• 98. Natural History & Prognosis  Excellent prognosis if surgical resection complete  Well-differentiated tumor with slow growth pattern  Malignant degeneration is rare, approximately 5-10% (glial component) Treatment  Surgical resection is treatment of choice  Radiation therapy and/or chemotherapy for aggressiveor unresectable tumors REMEMBER !!!  In children under 10 years old, gangliogliomas are larger and more cystic  In young patient with history of temporal lobe epilepsy, think ganglioglioma
  • 99.  Vascular tumor of unknown origin  WHO grade I Age  Sporadic HGBL  Peak 40-60 y  Rare in children  Familial  VHL-associated HGBLs occur at younger age but are rare < 15Y  Retinal HGBL: Mean onset 25 y Gender: Slight male predominance
  • 100. General features – Best diagnostic clue – adult with intra-axial posterior fossa cystic mass with enhancing mural nodule abuttin pia Location – 90-95% posterior fossa (80% cerebellar hemispheres) Morphology – 60% with cyst + mural nodule
  • 101. CT NECT –  mural nodule is isodense to brain  fluid density surrounding cyst. CECT –  Bright enhancement of the nodule  The cyst walls do not usually enhance.  Calcification is not a feature.
  • 102. MRI T1  hypo intense to iso intense mural nodule, vividly enhancing  fluid filled cyst T2  hyper intense mural nodule  flow-voids due to enlarged vessels may be evident especially at the periphery of the cyst, seen in 60- 70% of cases  fluid filled cyst, similar to CSF
  • 103. Angiographic Findings  Highly vascular nodule  Prolonged blush  +/- AV shunting (early draining vein) Imaging Recommendations  Best imaging tool: Contrast-enhanced MR (sensitivity > > CT for small HGBLs) Protocol advice  Begin MRI screening of patients from VHL families after age 10 Y  Screen complete spine
  • 104. Differential diagnosis – Metastasis  most common parenchymal posterior fossa mass in middle-aged, older adults is metastasis!  Solid> cystic  Multiple> single Pilocytic astrocytoma  usually in children
  • 105. Natural History & Prognosis  Usually benign tumor with slow growth pattern  Symptoms usually associated with cyst expansion (may occur rapidly) Treatment  En bloc surgical resection (piecemeal may result in catastrophic hemorrhage)  Pre-operative embolization  Sometimes used if large tumor nodule present (3.5 cm)
  • 106.  Squamous cell ca lung  Adenocarcinoma lung  Carcinoma thyroid  Multiple  Typically at gray-white matter junction  Disproportionate edema  May show peripheral enhancement
  • 107. Non-neoplastic Non-infectious Neoplastic Intracranial cystic lesions Infectious Associated with congenital malformations •Dermoid cyst •Epidermoid cyst •Arachnoid cyst •Colloid cyst •Neuroectodermal cyst •Neuroglial cyst •Ependymal cyst •Porencephalic cyst •Choroid plexus cyst •Pineal cyst •Hydatid •NCC •Abscesses •Dandy-Walker malformation •Pilocytic astrocytoma •Craniopharyngioma •Ganglioglioma •Hemangioblastoma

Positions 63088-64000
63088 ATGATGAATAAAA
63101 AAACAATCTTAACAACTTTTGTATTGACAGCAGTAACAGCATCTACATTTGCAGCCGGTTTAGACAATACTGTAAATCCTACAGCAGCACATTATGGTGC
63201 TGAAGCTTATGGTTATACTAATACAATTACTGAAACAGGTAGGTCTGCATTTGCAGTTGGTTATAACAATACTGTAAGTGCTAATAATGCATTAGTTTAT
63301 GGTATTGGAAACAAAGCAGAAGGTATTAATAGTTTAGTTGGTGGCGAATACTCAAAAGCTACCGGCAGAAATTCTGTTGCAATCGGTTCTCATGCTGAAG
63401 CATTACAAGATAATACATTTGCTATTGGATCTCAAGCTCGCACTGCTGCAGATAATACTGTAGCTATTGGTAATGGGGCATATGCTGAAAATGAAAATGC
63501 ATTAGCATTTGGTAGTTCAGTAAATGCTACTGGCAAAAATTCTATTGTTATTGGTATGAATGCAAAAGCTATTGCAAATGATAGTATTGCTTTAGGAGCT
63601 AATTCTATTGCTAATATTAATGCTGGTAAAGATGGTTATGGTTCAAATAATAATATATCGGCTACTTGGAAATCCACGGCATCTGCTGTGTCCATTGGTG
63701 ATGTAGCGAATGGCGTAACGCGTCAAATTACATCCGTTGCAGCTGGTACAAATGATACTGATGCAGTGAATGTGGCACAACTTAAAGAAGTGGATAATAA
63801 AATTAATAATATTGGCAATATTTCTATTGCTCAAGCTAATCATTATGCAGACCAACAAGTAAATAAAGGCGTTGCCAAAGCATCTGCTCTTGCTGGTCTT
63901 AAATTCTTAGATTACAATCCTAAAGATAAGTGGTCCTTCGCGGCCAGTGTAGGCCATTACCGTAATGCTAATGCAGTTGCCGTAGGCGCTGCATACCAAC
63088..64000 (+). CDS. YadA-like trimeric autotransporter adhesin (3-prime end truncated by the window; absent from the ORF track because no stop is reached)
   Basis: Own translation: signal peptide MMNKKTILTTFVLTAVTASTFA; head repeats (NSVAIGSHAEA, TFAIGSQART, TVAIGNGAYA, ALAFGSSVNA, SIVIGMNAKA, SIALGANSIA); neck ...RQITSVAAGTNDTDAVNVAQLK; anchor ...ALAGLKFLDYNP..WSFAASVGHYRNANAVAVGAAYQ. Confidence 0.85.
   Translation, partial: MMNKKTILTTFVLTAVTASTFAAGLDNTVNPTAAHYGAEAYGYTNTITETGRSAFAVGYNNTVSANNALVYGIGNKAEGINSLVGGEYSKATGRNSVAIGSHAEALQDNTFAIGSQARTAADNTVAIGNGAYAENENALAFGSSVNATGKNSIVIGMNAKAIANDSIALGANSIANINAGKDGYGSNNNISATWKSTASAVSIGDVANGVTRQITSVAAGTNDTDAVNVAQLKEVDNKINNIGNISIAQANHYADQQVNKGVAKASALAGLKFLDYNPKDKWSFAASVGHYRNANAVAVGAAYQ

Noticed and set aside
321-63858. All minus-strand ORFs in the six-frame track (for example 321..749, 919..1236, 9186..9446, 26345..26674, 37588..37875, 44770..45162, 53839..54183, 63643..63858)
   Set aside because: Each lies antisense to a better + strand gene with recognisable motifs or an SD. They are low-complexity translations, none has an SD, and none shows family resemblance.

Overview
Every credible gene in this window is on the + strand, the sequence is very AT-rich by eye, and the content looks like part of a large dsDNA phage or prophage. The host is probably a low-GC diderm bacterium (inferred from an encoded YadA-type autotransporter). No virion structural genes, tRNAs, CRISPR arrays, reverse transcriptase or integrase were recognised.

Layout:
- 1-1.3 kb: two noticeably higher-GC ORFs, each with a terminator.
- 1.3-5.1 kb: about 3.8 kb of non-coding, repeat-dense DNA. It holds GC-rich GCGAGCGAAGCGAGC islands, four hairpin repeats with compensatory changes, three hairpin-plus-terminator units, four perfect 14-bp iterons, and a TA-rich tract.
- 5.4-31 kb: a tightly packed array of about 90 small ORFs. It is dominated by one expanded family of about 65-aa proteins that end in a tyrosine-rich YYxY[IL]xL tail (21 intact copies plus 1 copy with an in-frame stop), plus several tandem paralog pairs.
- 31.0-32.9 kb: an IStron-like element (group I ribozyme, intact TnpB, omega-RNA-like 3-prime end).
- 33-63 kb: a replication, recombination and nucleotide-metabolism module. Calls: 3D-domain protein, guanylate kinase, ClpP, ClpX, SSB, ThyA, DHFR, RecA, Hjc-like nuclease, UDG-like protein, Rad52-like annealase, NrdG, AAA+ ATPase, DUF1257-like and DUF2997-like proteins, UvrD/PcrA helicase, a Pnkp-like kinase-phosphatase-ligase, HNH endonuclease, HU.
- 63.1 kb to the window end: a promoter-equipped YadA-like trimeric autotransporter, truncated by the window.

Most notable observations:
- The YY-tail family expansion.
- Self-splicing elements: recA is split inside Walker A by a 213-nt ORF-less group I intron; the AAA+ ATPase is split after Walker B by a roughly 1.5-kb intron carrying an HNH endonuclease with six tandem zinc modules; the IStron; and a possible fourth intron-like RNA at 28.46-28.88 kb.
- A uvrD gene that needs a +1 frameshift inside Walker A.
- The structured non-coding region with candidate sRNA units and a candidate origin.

• 108. • Hydatid • NCC • Abscesses
  • 109. Vesicular stage:  Larva is a small, marginal nodule projecting into small cyst with clear fluid  little or no inflammation  May remain in this stage for years or degenerate Colloidal vesicular stage: Larva begins to degenerate  Scolex shows hyaline degeneration, slowly shrinks  Cyst fluid becomes turbid and capsule thickens  Surrounding edema and inflammation Granular nodular stage: Cyst wall thickens and  scolex is mineralized granule  Surrounding edema regresses Nodular calcified stage: Lesion is completely  mineralized and small; no edema
  • 110. Best diagnostic clue: Cyst with "dot" inside Location  May involve cisterns> parenchyma> ventricles  Parenchymal cysts often hemispheric, at gray-white junction  Intraventricular cysts are often isolated  Fourth ventricle is most common  Rare CNS locations: Sella, orbit, spinal cord Size  Cysts variable, typically 1 cm, range from 5-20 mm  scolex 1-4 mm
  • 111. Morphology  Rounded or ovoid cyst, solitary in 20-50%  Disseminated form ("miliary" NCC) rare  Imaging varies with development stage, host response  Lesions may be at different stages in same patient  Inflammatory response around cyst may seal sulcus, make lesions appear intra-axial
  • 112. CT Findings NECT  Vesicular stage (viable larva): Smooth, thin-walled cyst, isodense to CSF, no edema  Hyperdense "dot" within cyst = proto scolex  Colloidal vesicular stage (degenerating larva): Hyperdense cyst fluid with surrounding edema  Granular nodular (healing) stage: Mild edema  Nodular calcified (healed) stage: Small, Ca++ nodule CECT  Vesicular stage: No (or mild) wall enhancement  Colloidal vesicular stage: Thick ring-enhancing fibrous capsule  Granular nodular stage: Involuting enhancing nodule  Nodular calcified stage: Shrunken, calcified nodule  Subarachnoid lesions: Multiple isodense cysts without scolex, may cause meningitis  Intraventricular cysts not well seen on CT, may see hydrocephalus